He offers your a free horse, you say no and propose a lease. He offers you what I imagine to be an arrangement where he pays all maintenance costs and you pay a fee. And $300 if it includes everything isn't a bad deal. Once you include board, feed, farrier, vet etc most owners pay more than that. You also have none of the responsibility. This is likely cheaper than a free lease.

Then you want less, paying a lower fee and still being the only one that works horse. He is getting no benefit out of this really. Many people don't care if their horse is in work or not.

Horses are expensive, and sometimes you simply can't afford them.

My last attempt would be too talk with your father about what you can afford, go to him and tell him that you really want to do it but you can't afford to. The most you can spare is x amount and you understand that's not enough to cover expenses. Then tell him if he is interested in the future you'd be happy to help out if needed, or even help him prepare the horse for sale, or care for it while he is away. Thank him and go, and maybe he will offer you some sort of deal.
 

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Discussion Starter · #6 ·
This guy sounds pretty nice. And its getting to the point where it sounds like its almost you taking advantage of him.

He offers your a free horse, you say no and propose a lease. He offers you what I imagine to be an arrangement where he pays all maintenance costs and you pay a fee. And $300 if it includes everything isn't a bad deal. Once you include board, feed, farrier, vet etc most owners pay more than that. You also have none of the responsibility. This is likely cheaper than a free lease.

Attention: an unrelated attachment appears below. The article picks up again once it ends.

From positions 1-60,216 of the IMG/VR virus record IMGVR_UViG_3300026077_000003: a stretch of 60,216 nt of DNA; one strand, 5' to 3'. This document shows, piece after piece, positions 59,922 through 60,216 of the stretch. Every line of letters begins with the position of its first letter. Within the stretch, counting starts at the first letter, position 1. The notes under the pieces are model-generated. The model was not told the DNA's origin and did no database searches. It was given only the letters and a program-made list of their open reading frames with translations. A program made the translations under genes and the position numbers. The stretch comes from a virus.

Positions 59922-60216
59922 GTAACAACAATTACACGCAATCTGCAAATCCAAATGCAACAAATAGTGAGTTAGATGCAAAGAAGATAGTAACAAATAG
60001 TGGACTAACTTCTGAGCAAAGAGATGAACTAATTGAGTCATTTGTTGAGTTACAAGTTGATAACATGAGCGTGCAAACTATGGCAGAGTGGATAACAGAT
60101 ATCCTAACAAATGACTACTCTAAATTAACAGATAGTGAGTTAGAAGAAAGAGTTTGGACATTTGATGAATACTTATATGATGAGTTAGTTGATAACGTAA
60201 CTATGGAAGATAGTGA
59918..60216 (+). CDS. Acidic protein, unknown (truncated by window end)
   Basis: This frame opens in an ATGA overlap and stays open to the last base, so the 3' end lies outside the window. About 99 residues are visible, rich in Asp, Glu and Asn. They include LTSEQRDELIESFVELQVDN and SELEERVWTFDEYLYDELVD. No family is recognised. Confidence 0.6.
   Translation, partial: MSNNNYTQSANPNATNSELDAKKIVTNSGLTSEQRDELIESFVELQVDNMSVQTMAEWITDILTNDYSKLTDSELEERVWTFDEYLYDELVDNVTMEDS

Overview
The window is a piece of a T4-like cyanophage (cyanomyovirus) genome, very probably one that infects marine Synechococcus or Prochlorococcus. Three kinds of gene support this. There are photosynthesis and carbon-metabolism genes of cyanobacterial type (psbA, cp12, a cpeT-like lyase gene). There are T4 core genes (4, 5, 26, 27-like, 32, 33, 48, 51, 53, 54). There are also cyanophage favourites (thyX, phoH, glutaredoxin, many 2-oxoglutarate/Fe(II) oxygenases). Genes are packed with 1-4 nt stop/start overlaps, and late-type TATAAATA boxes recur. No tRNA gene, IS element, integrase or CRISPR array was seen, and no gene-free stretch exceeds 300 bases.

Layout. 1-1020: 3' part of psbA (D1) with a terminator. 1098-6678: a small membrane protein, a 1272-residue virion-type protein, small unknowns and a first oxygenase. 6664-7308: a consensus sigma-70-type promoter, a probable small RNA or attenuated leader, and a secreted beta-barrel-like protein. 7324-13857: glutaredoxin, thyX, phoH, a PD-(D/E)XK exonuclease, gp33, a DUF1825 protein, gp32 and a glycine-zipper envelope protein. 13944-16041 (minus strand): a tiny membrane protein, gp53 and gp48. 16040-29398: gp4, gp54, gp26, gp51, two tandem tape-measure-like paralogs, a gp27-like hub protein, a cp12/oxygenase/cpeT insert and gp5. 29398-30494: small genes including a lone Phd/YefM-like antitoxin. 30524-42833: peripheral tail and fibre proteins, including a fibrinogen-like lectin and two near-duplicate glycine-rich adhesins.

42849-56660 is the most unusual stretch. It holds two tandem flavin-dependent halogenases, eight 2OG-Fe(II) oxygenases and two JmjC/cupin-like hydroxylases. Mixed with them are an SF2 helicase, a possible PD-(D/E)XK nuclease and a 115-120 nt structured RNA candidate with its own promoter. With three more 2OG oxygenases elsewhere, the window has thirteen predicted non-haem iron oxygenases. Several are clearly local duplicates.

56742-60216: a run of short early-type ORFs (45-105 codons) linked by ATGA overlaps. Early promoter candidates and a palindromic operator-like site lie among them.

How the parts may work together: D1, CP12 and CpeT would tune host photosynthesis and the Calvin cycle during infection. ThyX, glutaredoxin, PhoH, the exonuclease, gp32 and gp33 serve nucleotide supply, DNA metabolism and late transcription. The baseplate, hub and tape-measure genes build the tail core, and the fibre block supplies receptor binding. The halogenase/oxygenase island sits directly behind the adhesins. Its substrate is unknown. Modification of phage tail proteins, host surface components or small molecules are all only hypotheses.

Then you want less, paying a lower fee and still being the only one that works horse. He is getting no benefit out of this really. Many people don't care if their horse is in work or not.

Horses are expensive, and sometimes you simply can't afford them.

My last attempt would be too talk with your father about what you can afford, go to him and tell him that you really want to do it but you can't afford to. The most you can spare is x amount and you understand that's not enough to cover expenses. Then tell him if he is interested in the future you'd be happy to help out if needed, or even help him prepare the horse for sale, or care for it while he is away. Thank him and go, and maybe he will offer you some sort of deal.
Well $300 a month is what he pays for board, so paying what he pays for broad to ride 8 times a month doesn't seem fitting, but that's just how I view it
 

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Discussion Starter · #7 ·
I think that it's funny as to who pays for riding. Some people want their horses exercised and pay someone to ride them and some people want to ride so they pay for riding. You riding the horse for free doesn't mean that he's paying for your horse. It's still his horse but you are just riding it. If he gives you the horse, then yes, he would be paying for your horse. If he doesn't want the horse then he should sell it or give it away or whatever he wants. As a friend of your dads I would think that he would let you ride it until the horse is sold. You would be doing him a favor in getting the horse in better shape than it would be just standing around. See, it all depends on how you look at things without adding emotion into it. If you guys can't afford the money to keep a horse then you can't. You just look for another way to ride. I have three horses standing around doing nothing right now because I'm so busy at the moment. If I could find someone who is trust worthy and knowledgeable who wanted to ride I would let them.